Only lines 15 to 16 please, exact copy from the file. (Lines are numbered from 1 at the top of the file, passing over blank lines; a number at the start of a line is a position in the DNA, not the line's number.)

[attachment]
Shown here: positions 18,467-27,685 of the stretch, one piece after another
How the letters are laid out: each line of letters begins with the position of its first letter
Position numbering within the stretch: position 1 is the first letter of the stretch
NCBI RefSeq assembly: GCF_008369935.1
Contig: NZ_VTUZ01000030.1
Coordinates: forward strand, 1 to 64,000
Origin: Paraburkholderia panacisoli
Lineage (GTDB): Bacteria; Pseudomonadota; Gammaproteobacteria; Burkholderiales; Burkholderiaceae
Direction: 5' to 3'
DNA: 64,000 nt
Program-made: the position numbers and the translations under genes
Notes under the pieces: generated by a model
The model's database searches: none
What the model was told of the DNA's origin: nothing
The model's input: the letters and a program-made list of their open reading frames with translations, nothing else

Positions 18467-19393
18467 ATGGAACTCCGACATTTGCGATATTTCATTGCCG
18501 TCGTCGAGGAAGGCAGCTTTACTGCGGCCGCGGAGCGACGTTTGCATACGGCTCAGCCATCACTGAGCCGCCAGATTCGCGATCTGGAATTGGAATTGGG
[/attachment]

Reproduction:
The model's input: the letters and a program-made list of their open reading frames with translations, nothing else

Positions 18467-19393